After what seemed ages, I spotted a clearing on the right riverbank about half a mile away. I deduced it must be the El Real runway, my destination. During hangar flying with other pilots in Paitilla, I had heard that missed approaches here were highly discouraged unless you were flying an aircraft with a powerful engine. My 170 had only 145 hp under the cowling, and right at the end of the runway I could see the terrain rising and disappearing into the base of the 300 foot ceiling. Sure enough, there was the 1,000 foot mud strip that served one of the first Spanish settlements in the new world: El Real de Santa María.
I executed a soft field landing in the mud. Gary Cohen, a Californian entrepreneur, met me at the plane. He had what he referred to as “laboratory reptiles” all packed in vented cardboard boxes ready for me to fly out to Tocumen International Airport in Panama City, where they would then be flown to Holland on a noon KLM flight. Since I had removed all seats except the pilot’s, there was plenty of space available.
It was all used up. It took us over an hour to load and secure the boxes in the plane, and by the time we finished, the ground fog was beginning to show signs of burning off. I lined up at the foot of the hill and took off towards the river, banking sharply to the left to make sure my climb out was over the river. I flew low and slow, but this made me too uneasy so I decided to climb through the cloud layer and get on top. It got so bumpy that the neatly packed boxes were thrown all over the cabin. We hadn’t secured them with a net, just ropes. I broke out in the clear at around 6,000 feet and leveled at 6,500. Then I began trying to rearrange the load.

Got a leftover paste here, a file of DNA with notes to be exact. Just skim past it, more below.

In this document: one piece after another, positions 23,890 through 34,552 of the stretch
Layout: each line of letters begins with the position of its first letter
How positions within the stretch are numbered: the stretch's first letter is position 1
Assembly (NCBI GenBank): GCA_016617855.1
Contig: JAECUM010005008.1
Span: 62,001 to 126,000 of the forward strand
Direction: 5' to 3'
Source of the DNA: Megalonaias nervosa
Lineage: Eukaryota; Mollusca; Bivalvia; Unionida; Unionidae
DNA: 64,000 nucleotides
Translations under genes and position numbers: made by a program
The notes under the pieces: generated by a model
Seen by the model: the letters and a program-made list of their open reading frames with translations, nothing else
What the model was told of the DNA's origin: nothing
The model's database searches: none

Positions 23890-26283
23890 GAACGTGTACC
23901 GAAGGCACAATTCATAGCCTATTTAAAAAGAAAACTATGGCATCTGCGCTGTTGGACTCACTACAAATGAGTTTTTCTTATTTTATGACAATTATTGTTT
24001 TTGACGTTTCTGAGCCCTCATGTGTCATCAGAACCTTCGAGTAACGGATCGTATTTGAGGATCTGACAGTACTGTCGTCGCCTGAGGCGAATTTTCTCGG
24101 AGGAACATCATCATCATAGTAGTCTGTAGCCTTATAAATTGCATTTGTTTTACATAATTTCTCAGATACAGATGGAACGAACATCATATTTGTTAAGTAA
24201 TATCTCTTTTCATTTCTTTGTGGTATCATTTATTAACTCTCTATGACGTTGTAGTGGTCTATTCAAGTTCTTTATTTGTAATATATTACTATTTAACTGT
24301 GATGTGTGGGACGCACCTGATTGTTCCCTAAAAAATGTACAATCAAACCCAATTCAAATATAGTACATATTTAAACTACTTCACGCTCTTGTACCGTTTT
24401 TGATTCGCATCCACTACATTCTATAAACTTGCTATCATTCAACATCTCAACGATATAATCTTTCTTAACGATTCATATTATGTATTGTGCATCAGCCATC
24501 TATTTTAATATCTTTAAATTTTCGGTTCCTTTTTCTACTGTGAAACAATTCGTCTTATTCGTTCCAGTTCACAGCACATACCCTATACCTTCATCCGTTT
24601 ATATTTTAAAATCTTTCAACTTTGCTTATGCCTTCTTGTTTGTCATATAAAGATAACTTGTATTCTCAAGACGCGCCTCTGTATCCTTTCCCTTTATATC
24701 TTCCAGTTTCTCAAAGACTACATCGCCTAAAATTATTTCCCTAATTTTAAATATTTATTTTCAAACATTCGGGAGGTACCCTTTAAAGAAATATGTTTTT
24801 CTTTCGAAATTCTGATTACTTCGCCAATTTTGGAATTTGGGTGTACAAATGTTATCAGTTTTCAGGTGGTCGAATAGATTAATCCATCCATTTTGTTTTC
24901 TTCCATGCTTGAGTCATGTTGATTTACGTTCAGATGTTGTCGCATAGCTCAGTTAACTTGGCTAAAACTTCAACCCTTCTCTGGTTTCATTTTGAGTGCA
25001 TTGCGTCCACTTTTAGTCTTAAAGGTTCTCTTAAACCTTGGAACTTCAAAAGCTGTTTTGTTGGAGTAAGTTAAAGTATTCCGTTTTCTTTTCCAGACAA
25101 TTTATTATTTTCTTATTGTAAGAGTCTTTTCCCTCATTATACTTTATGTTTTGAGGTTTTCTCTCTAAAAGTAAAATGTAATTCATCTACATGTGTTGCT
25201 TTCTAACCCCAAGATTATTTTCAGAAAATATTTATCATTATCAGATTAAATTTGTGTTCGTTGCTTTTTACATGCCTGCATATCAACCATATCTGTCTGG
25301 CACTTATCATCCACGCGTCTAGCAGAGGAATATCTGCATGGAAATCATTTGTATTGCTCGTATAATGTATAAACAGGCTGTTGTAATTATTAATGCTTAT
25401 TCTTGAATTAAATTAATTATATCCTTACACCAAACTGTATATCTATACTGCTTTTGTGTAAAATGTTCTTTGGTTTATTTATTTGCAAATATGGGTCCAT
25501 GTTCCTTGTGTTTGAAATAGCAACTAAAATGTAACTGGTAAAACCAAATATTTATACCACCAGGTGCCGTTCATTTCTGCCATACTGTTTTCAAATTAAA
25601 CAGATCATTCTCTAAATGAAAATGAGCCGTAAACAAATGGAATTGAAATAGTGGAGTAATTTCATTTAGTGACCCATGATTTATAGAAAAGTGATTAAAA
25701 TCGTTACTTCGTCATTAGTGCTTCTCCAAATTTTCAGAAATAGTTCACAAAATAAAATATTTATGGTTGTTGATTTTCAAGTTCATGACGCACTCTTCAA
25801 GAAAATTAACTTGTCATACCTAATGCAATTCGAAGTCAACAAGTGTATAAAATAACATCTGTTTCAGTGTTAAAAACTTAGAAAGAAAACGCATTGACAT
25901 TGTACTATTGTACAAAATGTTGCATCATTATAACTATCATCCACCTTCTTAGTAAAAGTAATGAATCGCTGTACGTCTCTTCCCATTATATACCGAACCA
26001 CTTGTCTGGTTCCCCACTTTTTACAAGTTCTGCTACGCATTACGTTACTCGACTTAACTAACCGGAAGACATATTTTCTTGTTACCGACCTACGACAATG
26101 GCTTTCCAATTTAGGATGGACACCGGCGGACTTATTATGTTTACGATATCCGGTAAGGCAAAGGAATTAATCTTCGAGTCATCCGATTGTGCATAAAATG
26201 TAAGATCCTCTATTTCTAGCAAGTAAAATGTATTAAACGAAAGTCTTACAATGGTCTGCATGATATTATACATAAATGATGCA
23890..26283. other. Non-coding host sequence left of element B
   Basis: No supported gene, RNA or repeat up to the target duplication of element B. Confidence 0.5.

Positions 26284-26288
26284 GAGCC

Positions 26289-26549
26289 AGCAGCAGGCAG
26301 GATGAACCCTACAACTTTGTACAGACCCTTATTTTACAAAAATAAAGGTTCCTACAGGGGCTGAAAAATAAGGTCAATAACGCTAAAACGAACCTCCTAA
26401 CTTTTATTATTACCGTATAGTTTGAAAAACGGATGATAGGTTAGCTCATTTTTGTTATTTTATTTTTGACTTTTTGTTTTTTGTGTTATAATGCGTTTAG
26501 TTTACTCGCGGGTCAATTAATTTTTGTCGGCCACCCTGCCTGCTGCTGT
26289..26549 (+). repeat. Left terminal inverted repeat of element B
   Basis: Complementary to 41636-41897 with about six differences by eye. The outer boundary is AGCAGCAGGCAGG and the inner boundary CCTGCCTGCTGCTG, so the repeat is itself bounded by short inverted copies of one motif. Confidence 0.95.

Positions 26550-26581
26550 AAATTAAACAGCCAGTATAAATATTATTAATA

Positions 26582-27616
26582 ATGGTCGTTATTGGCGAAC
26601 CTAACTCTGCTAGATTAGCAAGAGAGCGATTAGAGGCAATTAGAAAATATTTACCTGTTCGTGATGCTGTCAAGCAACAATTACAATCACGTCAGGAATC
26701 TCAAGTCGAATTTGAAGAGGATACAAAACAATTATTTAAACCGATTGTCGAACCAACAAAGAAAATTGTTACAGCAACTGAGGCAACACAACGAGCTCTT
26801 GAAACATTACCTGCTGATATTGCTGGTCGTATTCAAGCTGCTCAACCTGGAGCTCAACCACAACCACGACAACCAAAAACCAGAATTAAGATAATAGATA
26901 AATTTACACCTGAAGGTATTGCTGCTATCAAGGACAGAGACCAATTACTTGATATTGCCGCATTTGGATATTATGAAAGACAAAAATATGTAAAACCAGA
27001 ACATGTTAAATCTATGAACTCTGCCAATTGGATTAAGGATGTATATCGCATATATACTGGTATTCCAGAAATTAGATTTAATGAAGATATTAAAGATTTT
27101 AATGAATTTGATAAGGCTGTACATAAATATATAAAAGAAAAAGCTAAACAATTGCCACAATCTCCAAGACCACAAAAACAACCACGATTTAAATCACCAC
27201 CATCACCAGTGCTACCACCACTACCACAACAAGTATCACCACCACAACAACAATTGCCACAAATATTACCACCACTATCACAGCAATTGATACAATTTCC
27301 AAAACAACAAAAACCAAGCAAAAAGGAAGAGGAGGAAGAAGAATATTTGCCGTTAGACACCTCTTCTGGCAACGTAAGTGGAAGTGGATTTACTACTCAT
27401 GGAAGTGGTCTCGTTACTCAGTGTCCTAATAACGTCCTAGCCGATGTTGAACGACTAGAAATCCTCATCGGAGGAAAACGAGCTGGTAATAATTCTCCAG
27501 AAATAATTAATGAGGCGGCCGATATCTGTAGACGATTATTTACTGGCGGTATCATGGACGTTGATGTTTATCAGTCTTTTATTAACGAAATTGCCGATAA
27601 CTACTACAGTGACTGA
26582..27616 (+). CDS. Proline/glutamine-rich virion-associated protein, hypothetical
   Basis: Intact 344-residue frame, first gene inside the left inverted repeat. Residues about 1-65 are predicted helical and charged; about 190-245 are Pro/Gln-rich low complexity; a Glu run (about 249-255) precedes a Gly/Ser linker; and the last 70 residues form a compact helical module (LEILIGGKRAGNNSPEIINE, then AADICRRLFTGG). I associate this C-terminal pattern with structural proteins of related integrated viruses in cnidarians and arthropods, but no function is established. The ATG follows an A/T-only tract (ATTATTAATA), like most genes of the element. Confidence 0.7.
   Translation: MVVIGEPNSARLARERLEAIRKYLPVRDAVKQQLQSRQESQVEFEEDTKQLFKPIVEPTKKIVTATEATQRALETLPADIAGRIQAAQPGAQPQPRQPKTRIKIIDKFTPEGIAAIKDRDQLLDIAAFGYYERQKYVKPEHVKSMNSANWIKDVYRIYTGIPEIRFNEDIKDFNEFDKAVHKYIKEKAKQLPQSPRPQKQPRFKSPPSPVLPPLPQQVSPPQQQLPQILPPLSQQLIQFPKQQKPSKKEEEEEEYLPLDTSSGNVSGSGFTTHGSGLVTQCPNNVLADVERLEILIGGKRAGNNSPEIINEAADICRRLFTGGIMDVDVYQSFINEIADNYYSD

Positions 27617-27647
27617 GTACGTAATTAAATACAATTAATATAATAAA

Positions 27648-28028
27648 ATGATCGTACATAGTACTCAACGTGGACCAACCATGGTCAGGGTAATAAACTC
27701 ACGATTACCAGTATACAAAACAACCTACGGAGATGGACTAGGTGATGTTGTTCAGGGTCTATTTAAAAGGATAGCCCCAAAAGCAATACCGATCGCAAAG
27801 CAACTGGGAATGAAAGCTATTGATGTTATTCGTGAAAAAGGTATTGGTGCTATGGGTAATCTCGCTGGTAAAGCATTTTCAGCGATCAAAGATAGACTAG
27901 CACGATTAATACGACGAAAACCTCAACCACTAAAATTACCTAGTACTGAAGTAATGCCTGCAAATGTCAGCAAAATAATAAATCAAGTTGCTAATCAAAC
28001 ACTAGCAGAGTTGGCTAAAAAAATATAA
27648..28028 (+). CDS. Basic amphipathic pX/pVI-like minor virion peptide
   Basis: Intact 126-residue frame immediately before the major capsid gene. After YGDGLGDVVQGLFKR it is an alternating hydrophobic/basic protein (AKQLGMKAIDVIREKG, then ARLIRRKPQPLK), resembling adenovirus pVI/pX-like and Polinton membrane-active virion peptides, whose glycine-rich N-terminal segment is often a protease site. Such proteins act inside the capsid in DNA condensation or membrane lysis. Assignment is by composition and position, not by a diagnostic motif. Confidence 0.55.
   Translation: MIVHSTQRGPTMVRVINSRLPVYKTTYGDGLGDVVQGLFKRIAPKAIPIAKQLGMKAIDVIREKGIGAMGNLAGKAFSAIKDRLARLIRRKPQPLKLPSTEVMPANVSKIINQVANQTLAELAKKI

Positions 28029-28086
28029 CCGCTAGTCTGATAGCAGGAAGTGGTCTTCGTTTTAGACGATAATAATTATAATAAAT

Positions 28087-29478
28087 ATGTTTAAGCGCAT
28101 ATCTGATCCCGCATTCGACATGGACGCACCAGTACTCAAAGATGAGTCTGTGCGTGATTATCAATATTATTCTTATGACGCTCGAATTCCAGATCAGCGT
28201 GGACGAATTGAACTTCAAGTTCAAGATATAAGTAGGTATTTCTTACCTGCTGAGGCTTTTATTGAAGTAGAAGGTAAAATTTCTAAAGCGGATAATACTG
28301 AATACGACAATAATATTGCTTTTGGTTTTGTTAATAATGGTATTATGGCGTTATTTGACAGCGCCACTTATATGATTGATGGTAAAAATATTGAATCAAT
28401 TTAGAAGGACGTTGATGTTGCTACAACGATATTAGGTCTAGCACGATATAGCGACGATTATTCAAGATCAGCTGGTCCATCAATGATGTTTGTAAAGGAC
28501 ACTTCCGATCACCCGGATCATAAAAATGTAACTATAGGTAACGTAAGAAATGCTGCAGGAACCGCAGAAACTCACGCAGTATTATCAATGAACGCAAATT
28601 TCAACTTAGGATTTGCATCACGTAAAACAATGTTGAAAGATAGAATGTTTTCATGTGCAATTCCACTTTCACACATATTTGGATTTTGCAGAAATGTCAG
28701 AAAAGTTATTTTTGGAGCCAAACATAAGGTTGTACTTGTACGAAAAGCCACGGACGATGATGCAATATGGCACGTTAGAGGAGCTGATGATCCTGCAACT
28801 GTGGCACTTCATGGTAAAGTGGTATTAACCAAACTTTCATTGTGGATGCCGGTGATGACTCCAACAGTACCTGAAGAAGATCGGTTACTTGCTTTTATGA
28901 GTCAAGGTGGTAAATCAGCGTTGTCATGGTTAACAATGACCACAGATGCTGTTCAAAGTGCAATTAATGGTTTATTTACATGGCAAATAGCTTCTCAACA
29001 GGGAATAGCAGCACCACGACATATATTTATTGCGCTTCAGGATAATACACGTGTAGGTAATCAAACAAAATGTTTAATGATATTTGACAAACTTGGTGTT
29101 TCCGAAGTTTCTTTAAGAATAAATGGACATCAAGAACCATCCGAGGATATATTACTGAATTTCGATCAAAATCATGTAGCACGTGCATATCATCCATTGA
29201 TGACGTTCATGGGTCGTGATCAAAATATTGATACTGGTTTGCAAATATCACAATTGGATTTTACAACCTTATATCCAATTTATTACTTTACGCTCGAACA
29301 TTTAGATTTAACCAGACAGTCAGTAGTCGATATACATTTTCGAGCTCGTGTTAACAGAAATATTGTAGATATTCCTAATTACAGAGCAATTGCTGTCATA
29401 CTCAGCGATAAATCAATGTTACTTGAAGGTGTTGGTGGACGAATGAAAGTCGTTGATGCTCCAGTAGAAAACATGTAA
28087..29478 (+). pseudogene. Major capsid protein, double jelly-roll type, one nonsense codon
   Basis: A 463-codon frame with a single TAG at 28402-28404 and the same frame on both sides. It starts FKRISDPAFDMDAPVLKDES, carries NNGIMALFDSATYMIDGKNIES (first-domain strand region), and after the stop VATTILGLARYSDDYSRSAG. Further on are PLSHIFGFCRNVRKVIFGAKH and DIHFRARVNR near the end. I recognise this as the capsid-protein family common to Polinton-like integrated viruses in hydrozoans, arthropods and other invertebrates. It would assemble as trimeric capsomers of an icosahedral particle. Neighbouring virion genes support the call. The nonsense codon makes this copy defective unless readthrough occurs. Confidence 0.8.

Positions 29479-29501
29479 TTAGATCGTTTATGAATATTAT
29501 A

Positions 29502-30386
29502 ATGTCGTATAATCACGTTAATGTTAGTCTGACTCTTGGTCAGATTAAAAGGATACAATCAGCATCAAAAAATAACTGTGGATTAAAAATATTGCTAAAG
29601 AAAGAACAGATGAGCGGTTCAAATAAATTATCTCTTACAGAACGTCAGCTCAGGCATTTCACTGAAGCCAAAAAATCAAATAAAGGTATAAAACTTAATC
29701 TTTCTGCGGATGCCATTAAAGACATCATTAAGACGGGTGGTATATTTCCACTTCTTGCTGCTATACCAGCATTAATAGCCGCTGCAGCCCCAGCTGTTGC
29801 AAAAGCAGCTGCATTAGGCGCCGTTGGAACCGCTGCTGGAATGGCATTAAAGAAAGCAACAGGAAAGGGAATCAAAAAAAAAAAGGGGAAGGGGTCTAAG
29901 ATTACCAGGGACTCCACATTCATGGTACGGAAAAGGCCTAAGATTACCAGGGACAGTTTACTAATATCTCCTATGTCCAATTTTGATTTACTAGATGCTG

That’s when I noticed a pointed head with a forked tongue peering through a vent hole in the side of the box. The reptiles that I had assumed were lizards and chameleons were nothing of the sort. They were snakes! And I froze. Not all snakes are poisonous, I told myself, and if I didn’t bother them, they wouldn’t bother me. Not much of a relief, but I finally got hold of myself. Then I thought, “What if it gets bumpy again and, and…”
Luckily for me, I was soon over the ocean, the air was smooth and clear, and I could see all down the coast leading to Tocumen Airport. But I flew all the way with my heels on the top of the rudder pedals just in case one of the reptiles was crawling around in the floorboard.
Once I landed at Tocumen, it took me a couple of hours going from office to office and talking to just about every official at the airport before I finally unloaded the boxes at the KLM cargo depot. A five-minute flight put me back at Paitilla airport, my home base. It was mid-afternoon, and I had been up since 4:00 am. The $50 I was paid for this charter barely covered the gas. But the thrill, the excitement, and the experience as a budding bush pilot I could not have gotten anywhere else but in the field. I was ready for my next charter.
This adventure took place in 1978 and since then, I have gone on to fly Twin Otters for a bush air taxi outfit in Panama, then the Short 360 for a regional airline, and finally the Casa 212 for a Part 135 charter company operating in Central and South America, and the Caribbean. I now fly my Cessna 140A for transportation and pleasure.